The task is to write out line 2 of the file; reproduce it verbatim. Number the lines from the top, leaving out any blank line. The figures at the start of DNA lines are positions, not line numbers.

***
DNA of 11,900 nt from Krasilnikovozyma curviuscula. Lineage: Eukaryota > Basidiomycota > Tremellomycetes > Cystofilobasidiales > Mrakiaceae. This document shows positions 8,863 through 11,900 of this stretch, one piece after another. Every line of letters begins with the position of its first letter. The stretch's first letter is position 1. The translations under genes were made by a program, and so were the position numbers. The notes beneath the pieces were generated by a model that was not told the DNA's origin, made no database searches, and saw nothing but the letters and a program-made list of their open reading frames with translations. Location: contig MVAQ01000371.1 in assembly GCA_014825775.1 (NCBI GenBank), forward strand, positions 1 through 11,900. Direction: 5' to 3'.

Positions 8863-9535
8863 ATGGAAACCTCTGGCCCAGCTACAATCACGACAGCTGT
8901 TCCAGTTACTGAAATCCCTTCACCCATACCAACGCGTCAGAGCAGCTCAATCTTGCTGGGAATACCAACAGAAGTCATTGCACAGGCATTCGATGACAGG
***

Positions 8863-9535